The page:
Good morning ... Philly readers: Former Vice President Joe Biden and Dr. Jill Biden, along with Sean Parker, are joining our Mike Allen Wednesday to discuss the future of cancer care, and you're invited. Mike will also explore this topic with Celgene CEO Mark Alles, cancer survivor and advocate Stefanie Joho, and Dr. Elizabeth Jaffee, deputy director of the Kimmel Cancer Center at Johns Hopkins. RSVP here.
Mental health: not just about mass shootings
"I think that mental health is your problem here," President Trump said yesterday, in response to the shooting that left 26 people dead at First Baptist Church in Sutherland Springs, Texas. It's become an increasingly common refrain in the wake of mass shootings. And mental-health advocates are getting a little tired of this pattern.
"It really hurts a lot because one of the things we always have said in the aftermath of these kinds of tragedies is, you cannot equate mental illness with violence," said Paul Gionfriddo, the CEO of Mental Health America.
- Gionfriddo said the response to this shooting has been particularly frustrating because, while mental illness isn't a predictor of violence, a history of violence is — and the shooter, Devin Kelly, reportedly had a history of domestic violence.
- While "mental health" is usually mentioned in these situations — usually vaguely, and as an alternative to gun control — Congress has rarely gone on to actually improve the mental health system.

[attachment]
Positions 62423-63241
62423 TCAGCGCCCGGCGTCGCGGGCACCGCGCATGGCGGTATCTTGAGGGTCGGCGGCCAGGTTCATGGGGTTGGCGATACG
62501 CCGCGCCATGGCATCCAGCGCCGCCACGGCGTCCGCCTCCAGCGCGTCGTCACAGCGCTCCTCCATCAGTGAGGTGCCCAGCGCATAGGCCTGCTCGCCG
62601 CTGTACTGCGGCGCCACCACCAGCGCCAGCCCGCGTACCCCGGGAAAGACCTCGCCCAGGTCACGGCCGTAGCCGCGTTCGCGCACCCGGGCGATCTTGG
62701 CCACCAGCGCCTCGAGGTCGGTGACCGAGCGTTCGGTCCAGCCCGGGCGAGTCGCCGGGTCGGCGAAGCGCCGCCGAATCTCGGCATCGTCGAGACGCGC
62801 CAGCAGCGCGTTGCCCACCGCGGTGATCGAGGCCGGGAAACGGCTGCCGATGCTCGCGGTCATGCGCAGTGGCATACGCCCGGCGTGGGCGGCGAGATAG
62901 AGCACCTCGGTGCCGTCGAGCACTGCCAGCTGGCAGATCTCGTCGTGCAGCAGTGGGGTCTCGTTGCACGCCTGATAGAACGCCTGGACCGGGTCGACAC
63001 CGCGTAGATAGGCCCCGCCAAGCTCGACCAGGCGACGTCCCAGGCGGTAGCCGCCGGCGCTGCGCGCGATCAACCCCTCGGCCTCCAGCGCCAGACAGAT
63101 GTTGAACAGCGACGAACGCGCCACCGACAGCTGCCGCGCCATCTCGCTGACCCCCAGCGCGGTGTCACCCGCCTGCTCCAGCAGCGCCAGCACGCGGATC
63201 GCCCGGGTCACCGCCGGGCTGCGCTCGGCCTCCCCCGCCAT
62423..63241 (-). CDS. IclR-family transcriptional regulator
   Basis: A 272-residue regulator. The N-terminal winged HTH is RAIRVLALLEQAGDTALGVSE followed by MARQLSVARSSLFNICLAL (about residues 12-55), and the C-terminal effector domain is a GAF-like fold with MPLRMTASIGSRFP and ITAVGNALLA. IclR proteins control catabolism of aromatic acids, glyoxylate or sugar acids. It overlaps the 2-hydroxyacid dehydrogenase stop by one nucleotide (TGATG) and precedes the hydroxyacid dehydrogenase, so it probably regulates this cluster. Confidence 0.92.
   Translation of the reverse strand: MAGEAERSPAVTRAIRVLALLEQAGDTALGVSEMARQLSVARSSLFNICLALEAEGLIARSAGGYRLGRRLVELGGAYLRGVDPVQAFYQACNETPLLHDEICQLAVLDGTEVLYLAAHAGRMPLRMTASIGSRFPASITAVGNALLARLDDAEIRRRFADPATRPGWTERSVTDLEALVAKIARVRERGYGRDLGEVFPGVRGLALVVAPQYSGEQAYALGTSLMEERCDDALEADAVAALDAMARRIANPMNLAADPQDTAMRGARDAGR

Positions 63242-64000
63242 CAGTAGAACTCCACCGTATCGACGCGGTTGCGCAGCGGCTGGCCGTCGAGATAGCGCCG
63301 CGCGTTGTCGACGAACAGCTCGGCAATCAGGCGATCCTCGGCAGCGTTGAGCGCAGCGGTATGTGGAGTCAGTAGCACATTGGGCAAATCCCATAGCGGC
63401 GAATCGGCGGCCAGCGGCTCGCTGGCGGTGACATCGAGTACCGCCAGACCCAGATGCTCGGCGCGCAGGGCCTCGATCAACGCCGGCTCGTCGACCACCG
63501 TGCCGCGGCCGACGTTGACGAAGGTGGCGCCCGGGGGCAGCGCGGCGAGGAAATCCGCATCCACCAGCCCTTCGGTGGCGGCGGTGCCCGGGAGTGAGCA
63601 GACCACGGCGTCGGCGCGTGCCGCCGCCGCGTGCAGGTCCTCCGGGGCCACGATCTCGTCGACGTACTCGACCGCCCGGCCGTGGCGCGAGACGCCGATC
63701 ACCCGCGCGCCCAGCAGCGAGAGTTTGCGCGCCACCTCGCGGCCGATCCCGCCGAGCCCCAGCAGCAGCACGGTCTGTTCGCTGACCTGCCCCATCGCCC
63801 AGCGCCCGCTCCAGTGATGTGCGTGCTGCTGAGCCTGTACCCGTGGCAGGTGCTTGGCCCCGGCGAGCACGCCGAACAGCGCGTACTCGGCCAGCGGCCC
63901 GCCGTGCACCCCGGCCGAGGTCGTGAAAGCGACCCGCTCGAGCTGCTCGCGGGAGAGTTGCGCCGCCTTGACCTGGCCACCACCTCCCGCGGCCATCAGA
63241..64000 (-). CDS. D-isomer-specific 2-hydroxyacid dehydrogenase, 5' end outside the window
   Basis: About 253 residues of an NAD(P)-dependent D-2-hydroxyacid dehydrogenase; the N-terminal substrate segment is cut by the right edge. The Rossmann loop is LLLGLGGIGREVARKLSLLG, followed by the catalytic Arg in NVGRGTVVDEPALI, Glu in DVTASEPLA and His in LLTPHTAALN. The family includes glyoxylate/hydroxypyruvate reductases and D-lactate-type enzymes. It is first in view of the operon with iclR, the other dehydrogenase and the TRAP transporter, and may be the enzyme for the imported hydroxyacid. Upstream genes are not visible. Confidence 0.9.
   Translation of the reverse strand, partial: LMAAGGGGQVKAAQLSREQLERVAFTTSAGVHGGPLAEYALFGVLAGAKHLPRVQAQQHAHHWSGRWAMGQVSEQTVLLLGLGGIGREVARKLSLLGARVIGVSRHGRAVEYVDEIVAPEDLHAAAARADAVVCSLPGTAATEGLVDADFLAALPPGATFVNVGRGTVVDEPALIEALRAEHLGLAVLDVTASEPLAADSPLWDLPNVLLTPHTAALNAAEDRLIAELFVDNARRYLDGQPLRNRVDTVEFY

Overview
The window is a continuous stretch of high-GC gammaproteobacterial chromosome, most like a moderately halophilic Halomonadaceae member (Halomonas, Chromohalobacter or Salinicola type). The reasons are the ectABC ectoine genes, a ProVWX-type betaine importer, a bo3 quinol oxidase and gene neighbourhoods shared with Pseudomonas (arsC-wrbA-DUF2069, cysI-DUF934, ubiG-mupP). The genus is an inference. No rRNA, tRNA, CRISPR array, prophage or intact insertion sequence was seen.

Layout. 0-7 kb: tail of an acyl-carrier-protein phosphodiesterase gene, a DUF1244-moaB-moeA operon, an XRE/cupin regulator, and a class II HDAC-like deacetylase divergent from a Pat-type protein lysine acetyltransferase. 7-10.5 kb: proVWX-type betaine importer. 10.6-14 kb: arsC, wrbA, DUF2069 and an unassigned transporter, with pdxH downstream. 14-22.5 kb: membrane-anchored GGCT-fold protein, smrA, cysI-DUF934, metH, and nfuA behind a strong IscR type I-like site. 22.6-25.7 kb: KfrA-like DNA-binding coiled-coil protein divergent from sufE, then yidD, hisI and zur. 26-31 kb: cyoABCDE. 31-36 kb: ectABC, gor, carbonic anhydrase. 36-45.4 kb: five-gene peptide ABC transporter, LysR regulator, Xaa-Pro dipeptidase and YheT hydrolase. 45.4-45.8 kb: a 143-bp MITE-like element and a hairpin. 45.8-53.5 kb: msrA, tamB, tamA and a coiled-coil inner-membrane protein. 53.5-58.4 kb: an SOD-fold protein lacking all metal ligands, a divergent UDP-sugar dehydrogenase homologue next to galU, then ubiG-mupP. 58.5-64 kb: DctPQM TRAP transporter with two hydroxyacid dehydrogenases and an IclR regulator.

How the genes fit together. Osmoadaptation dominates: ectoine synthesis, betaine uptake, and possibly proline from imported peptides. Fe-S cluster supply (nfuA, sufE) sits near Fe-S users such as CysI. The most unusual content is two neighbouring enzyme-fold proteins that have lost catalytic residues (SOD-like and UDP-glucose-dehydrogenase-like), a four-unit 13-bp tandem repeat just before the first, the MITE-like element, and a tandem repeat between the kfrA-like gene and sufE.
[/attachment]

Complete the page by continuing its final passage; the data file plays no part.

- "If you really want to think about what these violent actions mean in terms of mental health and mental health services, you've got to look at the victims," he said. People wounded in mass shootings, and victims' families, emerge deeply traumatized. "These wounds will not heal on their own."
But it might be getting better. I asked Gionfriddo how frustrating it is to see politicians, and much of the public, associate mental illness so closely with mass shootings. His answer was both optimistic and profoundly depressing: More people have started to ask that question, he said, in the wake of more recent mass shootings.
- Two or three years ago, he said, hardly anyone pushed back to mention the millions of people who suffer from mental illness but are not violent. But he's seen more people make that point more recently.